Frye says the early days are also challenging for another reason. “They’re constantly testing you,” Frye reflects. “For a lot of kids, they weren’t able to trust adults in their lives so they were constantly pushing the boundaries. Eventual, y they would settle and they’d realize, ‘OK, they are there for me, they care for me as a person,’ and it gets a lot better.”

So what about the fear of attachment that seems so common for prospective foster parents?

For parents who have gone through the steps and have welcomed a foster child into their home, many say it was well worth the effort.

Frye says, “when you get a kid in a stable environment and you provide them structure and they’re able to trust you… once you’ve earned that, then you see progress and you see that person being maybe able to be successful in life and stop the destructive behaviors they have. That is rewarding on a personal level just to be able to do that for another person.” For he and his wife, it’s also been positive for their biological children.

“Our other kids really bene ted from it,” Frye says. “And even though they have destructive moments, they’re teaching moments for you, for the kids, so when they see that, they’re seeing the consequences, the rami cations, and that sort of thing too—so I think a lot of people worry about that piece of it—but it’s a teachable moment.”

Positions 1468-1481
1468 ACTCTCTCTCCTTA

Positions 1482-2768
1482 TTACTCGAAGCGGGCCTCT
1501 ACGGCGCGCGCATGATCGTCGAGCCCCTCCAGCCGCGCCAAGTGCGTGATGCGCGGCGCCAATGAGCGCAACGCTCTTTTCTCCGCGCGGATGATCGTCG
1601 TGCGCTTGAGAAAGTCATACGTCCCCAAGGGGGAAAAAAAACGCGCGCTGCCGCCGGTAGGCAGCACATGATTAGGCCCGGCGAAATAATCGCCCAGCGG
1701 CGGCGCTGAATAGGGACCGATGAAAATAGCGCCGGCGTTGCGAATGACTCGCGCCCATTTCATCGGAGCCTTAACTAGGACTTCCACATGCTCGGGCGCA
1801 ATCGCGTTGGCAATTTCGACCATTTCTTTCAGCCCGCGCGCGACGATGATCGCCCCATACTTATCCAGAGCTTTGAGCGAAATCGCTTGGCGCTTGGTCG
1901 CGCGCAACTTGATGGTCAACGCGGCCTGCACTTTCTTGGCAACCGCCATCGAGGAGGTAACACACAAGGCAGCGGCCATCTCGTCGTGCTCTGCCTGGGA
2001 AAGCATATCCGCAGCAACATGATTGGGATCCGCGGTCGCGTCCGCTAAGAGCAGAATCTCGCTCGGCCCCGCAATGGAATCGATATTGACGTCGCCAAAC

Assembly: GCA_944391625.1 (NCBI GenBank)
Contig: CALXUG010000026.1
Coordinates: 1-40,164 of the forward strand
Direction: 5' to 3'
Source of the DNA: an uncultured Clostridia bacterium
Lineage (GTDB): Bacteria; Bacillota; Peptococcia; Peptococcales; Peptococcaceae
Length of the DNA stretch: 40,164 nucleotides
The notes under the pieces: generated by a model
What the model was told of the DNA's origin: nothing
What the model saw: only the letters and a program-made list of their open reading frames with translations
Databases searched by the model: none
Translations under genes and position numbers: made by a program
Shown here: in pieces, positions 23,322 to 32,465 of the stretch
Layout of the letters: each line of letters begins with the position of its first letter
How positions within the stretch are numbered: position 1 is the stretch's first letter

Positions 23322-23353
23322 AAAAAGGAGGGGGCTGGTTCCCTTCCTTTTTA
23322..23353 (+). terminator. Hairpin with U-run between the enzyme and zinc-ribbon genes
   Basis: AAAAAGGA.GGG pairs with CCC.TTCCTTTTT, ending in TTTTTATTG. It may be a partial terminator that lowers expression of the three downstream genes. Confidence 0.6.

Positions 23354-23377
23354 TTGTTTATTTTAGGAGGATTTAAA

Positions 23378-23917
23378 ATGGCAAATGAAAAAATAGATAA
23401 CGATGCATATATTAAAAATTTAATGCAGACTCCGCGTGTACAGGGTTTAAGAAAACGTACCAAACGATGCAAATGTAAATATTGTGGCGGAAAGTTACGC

In the state of Oregon, DHS reports that 58.2 percent of kids who left foster care in 2016 were reunited with their families. Another 20.4 per- cent were adopted. Adoption was the ultimate result for my sister Emily, who now says the trainings, interventions, waiting periods and struggles have all been means to that great end.

“We couldn’t imagine our lives without our two boys,” Emily says. “So yes, it is worth it.”

The First step to becoming a foster parent is to call or email DHS.

For more information, contact: Cherie Ferguson

Oregon Department of Human Services GRACE Coordinator, District 10 541-548-9496
cherie.l.ferguson@state.or.us